At first, the sky filled with small, pebbly clouds.  I got excited - if those clouds lit up at sunset, they would produce an amazing backdrop.  But sadly about 10 minutes before dusk, dull, gray clouds took over the sky.  No light was getting through those.  Sunset was a bust.

Huge redwood tree

When my new friends and I saw that the sunset show wasn't gonna happen, we decided to leave.  I followed the young couple back up the trail.  They had parked in a different pull out than me, one much closer.  We only walked about a quarter mile before arriving at their rental car.  I'd walked way too far!  However, being the nice people they were, the couple offered to shuttle me to my car.  As I settled into the back seat of the couple's car, rain began to pepper the window.  We'd made it back in the nick of time!

More giants

It absolutely poured all night, and I was glad to be in a yurt instead of tent camping, like many other poor souls in the campground.  My yurt had was made of thick canvas, featured a wooden floor elevated from the ground, and electric heat.  I was dry and cozy as a bug.

The redwood trees had such interesting bark

The rain continued well into the next morning, so I waited out the weather reading a book and drinking several cups of tea.  From my past visit, I remembered a small redwood forest just east of Brookings with a short nature trail.  Foggy, rainy days were perfect for photographing these spectacular giants of the forest.  If the rain didn't let up soon, I decided to head there.


The rain finally did let up, but it was still quite foggy so I decided to go check out the redwoods anyway.  Although redwood trees are common on the Northern California coast, Oregon has only a few small groves.  Apparently this is the northernmost redwood grove with a trail through it.  This short, 1.1 mile trail led me through these soaring giants.  My photos don't do justice as to how huge these trees really were.  They were really quite amazing!  As I traveled along the fern-covered forest, the clouds parted and sun began to stream through the tree canopy.

Harris Beach

After my short hike, I returned to Harris Beach State Park and walked down to check out the beach area.  Although it had a couple of seastacks, it wasn't nearly as pretty as Bandon's beach area.  Feeling kind of tired, I cut my walk short returned to the yurt.  I ended up having a lazy afternoon at the yurt, sitting around and finishing my book.  I didn't know it at the time, but I was in the beginning stages of an illness.  Two days later I came down with my husband's nasty cold, which he'd brought home from the office.

Sunset over Harris Beach

Low energy or not, I did manage to wrest myself away from my comfy yurt to capture one last sunset over the ocean.  Not wanting to walk a long distance, I chose a nearby viewpoint overlooking Harris Beach and set up my tripod.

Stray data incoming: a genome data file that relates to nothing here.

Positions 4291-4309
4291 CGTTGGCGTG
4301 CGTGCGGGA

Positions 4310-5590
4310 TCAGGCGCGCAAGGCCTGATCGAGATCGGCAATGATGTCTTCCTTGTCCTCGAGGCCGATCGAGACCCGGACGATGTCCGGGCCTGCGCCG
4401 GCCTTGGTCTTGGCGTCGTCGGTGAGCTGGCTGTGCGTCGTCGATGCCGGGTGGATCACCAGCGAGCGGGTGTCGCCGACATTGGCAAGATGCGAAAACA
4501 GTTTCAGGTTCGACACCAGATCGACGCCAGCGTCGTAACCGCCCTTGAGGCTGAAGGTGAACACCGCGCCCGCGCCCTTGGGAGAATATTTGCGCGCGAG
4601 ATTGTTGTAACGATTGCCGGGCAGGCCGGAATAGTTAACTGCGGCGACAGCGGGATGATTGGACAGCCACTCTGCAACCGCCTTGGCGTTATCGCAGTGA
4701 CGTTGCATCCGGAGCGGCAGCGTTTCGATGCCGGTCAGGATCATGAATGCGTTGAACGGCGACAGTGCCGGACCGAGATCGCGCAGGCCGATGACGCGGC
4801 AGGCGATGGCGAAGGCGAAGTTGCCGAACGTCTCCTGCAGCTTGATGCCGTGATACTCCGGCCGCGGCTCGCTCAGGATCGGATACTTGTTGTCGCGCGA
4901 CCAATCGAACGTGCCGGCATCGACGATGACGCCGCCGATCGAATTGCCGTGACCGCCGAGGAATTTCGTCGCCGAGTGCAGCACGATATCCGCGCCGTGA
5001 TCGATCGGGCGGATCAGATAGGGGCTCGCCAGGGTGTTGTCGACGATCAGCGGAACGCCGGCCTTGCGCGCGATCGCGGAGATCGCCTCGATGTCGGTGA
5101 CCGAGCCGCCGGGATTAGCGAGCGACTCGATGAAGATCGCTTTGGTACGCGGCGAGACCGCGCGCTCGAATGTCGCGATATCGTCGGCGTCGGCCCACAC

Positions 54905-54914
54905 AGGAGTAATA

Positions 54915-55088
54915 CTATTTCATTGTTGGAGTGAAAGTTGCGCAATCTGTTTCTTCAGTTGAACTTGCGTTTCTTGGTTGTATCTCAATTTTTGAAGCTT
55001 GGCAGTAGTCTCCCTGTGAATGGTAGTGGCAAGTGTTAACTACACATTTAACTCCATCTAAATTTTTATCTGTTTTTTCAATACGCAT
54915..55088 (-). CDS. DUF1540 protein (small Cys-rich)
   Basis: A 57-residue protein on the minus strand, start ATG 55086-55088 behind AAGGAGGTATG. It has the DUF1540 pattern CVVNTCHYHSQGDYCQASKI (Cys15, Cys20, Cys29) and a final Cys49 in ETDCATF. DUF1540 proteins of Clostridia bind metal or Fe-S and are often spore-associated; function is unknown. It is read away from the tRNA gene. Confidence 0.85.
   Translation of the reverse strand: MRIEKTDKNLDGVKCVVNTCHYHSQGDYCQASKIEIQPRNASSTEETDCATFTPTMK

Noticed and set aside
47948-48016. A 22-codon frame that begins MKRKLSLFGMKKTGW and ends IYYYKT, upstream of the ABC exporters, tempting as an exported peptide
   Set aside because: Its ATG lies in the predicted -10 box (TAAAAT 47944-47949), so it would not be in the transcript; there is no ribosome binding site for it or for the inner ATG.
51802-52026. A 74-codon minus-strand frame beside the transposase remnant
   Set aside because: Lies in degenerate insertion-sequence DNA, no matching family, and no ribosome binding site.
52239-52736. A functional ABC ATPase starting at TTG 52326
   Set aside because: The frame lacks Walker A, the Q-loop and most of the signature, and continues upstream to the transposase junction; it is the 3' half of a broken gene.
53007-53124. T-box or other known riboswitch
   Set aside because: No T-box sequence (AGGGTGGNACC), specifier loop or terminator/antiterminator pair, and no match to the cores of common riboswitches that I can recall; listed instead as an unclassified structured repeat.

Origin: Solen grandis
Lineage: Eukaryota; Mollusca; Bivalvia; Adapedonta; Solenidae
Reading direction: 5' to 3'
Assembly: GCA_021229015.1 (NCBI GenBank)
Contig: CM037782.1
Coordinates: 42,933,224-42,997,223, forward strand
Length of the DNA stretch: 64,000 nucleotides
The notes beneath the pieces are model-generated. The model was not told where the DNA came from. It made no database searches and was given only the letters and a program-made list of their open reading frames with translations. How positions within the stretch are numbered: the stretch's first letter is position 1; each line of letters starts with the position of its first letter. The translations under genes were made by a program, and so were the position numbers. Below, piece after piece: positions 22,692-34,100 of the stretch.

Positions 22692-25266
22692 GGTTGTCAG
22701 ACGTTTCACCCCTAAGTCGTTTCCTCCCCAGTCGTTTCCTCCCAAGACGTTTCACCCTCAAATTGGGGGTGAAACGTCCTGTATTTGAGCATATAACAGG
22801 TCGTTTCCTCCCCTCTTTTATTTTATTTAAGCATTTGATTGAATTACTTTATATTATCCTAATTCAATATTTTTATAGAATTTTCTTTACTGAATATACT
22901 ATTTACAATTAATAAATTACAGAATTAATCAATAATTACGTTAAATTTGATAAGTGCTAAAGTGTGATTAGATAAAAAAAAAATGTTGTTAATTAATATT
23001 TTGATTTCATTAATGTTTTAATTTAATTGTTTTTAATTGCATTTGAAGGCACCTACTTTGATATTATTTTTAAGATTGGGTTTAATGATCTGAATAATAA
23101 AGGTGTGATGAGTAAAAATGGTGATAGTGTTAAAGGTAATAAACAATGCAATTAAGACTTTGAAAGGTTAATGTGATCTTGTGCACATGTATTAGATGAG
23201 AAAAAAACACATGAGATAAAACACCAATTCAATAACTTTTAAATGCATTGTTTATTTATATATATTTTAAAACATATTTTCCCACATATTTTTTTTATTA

Almost gone....

This night's sunset was the best of all.  A few low clouds provided some drama and the setting sun radiated a bright golden light that reflected in the ocean waves.  After the sun disappeared, it lingered in the sky for several minutes afterward.

Lingering light

It had been a wonderful four days spent revisiting some of my favorite spots on the southern Oregon coast.  But it was time to head home.  I had a memory card full of images to sort and edit that would keep me busy for many days.  And lots of good memories to tide me over until I could visit again.

Until next time!


  1. A wonderful, beautiful post. Superb pictures.

  2. Your words and photos tell me you had a wonderful escape to where there is so much beauty to behold! I have not tried yurting yet but hope to one day!

  3. ...thanks for the tour of God's country.

  4. So lovely, as always! You can't go wrong on the OR coast.

  5. Awesome photos. It takes effort to get to these spectacular places.

  6. Gorgeous photos! Although Secret Beach doesn't look all that secret anymore, it's one I would love to visit and photograph someday. Nice that you were able to make friends with the couple and follow them out. Love the sea stacks!!

  7. Your photos are absolutely beautiful, thanks for sharing and have a great weekend.

  8. You found some interesting places! The seastacks are unique. I can’t imagine climbing in a wedding gown.

    I’m glad you found some people to walk back with and even get a lift in their car.

  9. Your timing for the Redwoods was perfect, and your images give the sense of their soaring magesty. I always enjoy your visits to the coast and its seastacks and sunsets. On this visit the wonder of the tidal pool captivated me.